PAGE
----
What if you filed on time but didn’t pay taxes owed?
Posted on June 22, 2018
So, you filed on time, but didn’t pay the taxes owed. The Internal Revenue Service is now directing its attention in your direction. Look for an IRS tax bill in the mail in the next few weeks. These notices of a balance due are generally mailed out in June and July.
What should you do if you get an IRS notice of payment due?
The good news is that the IRS accepts multiple types of payment. Taxpayers may use electronic funds transfer, credit card, check, money order, or cash.
The bad news is that failure to pay in full as requested by the IRS will accrue fines. If you are unable to pay what you owe, contact the IRS as soon as possible.
Here’s how to pay:
- Direct Pay is a free service that allows taxpayers to pay from a checking or savings account.
- Electronic Federal Tax Payment System (EFTPS) is a free U.S. Department of Treasury service that facilitates payment by phone or online.
- Use a debit or credit card payment.
- Taxpayers may also pay by check or money order payable to the U.S. Treasury, in person or through the mail.
- You can also pay cash at some IRS offices or at a participating PayNearMe Never send cash to the IRS by mail.
What if you aren’t able to pay your tax amount due?
First, contact the IRS as soon as possible. Even if you don’t know how you can pay the money, make contact. The IRS will work with you to set up a payment plan, especially in hardship situations. Not answering an IRS letter sets you up for much harsher penalties. You may also choose to work through your CPA, who can contact the IRS on your behalf and help walk you through the process.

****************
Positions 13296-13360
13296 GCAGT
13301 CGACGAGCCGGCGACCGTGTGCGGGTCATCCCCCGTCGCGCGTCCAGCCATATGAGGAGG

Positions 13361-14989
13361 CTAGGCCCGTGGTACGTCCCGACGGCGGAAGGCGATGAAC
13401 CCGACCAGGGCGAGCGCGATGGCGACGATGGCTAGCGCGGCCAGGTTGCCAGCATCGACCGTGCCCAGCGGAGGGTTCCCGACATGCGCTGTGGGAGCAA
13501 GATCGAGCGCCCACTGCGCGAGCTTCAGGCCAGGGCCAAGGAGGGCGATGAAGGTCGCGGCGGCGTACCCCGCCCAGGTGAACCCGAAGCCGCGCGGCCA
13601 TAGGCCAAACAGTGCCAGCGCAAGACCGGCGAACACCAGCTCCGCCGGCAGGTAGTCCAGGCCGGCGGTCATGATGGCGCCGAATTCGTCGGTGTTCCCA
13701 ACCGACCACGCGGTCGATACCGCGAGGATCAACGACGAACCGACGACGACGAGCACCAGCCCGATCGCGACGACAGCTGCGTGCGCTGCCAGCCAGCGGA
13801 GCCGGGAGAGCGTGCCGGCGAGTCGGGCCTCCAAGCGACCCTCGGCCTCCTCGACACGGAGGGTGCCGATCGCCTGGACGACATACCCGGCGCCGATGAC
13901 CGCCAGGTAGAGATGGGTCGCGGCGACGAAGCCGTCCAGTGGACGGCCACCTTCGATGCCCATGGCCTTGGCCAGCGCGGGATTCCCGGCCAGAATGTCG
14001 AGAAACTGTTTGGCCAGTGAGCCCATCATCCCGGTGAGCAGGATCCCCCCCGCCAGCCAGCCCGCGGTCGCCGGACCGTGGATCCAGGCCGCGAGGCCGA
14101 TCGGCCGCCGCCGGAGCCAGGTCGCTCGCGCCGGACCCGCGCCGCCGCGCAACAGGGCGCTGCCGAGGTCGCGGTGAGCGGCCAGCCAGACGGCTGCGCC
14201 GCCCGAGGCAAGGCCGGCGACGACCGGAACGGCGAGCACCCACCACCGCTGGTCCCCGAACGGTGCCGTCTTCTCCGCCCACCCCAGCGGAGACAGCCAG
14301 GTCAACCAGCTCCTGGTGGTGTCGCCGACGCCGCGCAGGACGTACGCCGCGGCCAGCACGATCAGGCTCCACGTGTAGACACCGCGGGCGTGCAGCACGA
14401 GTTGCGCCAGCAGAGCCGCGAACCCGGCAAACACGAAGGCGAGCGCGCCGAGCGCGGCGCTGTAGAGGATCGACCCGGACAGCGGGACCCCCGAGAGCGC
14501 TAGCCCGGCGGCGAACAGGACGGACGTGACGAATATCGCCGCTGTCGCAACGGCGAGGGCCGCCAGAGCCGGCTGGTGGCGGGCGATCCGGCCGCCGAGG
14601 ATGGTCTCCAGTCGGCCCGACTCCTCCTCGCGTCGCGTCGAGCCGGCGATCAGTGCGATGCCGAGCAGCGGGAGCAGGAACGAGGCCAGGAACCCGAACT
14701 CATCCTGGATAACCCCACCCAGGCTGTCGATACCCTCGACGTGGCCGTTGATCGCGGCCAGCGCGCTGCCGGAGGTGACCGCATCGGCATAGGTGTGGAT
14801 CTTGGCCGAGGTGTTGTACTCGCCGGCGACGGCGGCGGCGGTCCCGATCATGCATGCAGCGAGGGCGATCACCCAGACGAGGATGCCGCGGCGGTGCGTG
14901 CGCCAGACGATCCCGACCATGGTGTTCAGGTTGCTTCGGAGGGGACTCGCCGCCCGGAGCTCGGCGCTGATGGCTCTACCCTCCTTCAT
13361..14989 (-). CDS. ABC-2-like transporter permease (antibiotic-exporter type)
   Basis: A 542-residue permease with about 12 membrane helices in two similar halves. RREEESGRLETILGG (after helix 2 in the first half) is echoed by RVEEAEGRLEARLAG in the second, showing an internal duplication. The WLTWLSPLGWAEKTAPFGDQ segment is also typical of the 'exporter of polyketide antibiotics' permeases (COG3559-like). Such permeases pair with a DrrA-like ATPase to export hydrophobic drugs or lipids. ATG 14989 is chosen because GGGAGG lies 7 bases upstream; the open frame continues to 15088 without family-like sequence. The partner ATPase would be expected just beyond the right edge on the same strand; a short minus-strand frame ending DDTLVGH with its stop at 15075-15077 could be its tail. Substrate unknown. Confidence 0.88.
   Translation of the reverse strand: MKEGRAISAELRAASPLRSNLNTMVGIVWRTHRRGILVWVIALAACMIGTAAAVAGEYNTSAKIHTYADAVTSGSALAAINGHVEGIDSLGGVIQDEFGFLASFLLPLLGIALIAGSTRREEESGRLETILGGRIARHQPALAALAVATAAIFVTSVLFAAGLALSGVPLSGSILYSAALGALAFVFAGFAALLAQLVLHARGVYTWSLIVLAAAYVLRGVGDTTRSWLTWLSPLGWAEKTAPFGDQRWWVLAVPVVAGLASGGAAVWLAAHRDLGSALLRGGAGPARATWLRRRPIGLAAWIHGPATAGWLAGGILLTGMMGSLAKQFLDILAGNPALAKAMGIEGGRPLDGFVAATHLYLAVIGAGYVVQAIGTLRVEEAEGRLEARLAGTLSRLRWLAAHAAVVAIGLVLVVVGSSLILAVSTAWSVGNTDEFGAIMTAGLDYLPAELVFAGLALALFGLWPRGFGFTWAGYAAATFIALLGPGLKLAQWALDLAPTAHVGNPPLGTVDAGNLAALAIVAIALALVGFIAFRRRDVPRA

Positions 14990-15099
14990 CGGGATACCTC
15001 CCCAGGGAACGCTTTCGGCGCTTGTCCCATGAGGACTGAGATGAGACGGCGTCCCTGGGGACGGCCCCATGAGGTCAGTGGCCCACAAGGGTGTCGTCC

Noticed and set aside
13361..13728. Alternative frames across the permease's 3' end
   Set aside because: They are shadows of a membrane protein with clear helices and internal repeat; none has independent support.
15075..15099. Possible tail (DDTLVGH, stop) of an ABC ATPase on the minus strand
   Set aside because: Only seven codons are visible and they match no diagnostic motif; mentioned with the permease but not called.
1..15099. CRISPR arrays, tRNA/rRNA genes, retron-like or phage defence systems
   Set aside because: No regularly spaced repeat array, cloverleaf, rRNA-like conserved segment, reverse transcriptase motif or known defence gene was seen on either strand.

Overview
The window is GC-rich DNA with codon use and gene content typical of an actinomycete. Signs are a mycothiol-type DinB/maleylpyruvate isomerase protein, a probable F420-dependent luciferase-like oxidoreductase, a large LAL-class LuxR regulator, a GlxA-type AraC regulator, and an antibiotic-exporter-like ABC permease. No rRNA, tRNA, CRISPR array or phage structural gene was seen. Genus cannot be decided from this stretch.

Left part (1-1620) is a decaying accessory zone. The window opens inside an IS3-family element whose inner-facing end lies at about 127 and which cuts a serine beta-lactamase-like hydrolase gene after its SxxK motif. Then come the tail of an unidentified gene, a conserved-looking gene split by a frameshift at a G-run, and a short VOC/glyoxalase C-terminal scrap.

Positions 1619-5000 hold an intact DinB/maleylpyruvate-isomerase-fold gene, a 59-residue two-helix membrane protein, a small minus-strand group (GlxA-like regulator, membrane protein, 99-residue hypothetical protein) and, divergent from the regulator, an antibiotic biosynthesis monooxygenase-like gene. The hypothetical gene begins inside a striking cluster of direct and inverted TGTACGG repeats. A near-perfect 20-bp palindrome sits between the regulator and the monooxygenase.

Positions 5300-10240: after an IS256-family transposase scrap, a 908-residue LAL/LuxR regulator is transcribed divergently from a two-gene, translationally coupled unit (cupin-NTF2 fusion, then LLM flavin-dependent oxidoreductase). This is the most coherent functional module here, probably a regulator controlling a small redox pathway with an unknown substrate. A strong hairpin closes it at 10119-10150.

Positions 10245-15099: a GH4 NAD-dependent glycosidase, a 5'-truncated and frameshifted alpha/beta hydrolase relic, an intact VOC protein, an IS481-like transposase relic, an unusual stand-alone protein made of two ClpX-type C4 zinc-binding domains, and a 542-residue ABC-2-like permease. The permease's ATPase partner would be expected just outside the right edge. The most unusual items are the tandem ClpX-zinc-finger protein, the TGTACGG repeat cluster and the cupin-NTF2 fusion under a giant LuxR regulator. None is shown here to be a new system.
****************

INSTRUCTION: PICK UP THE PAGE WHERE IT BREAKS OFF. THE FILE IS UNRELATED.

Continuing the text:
Here are some IRS payment options that are frequently offered:
- Online Payment Agreement — If you owe $50,000 or less in combined income tax, penalties and interest or own a businesses that owes $25,000 or less in payroll tax and have filed all tax returns, you may qualify for an Online Payment Agreement. Most taxpayers qualify for this option, and an agreement can usually be set up in a matter of minutes.
- Installment Agreement — Installment agreements paid by direct deposit from a bank account or a payroll deduction can also help taxpayers avoid default on their agreements while reducing the burden of mailing payments. Certain fees apply.
- Delaying Collection — If the IRS determines a taxpayer is unable to pay, it may delay collection until the taxpayer’s financial condition improves. Your CPA may be able to help you negotiate this.
- Offer in Compromise — Some struggling taxpayers qualify to settle their tax bill for less than the amount they owe by submitting an offer in compromise. To help determine eligibility, use the Offer in Compromise Pre-Qualifier tool, or work through a qualified CPA.
- Teipen Selanders Poynter & Ayres has found that sometimes securing a personal loan to pay the amount due saves time, hassle, and in many cases, money. The cost of a loan may be lower than the combination of interest and penalties the IRS must charge under federal law.
However…. even if you work out a payment solution with the IRS, the agency may still need to file a Notice of Federal Tax Lien to secure the government’s interest. That’s because Federal law requires the lien to establish priority as a creditor in competition with other creditors in certain situations, such as bankruptcy. Unfortunately, once the IRS files a lien, it will appear on your credit report and harm your credit rating.
The best option, say Teipen CPAs, is to stay current on taxes. Taking steps now to make sure you don’t fall behind on future taxes is the right thing to do. We encourage our clients to perform a “paycheck checkup” to see if they are having the right amount of tax withholding taken from their pay. Remember, the recent Tax Cuts and Jobs Act changed the way tax is calculated for most taxpayers. Ask us about this, or use the IRS Withholding Calculator on IRS.gov.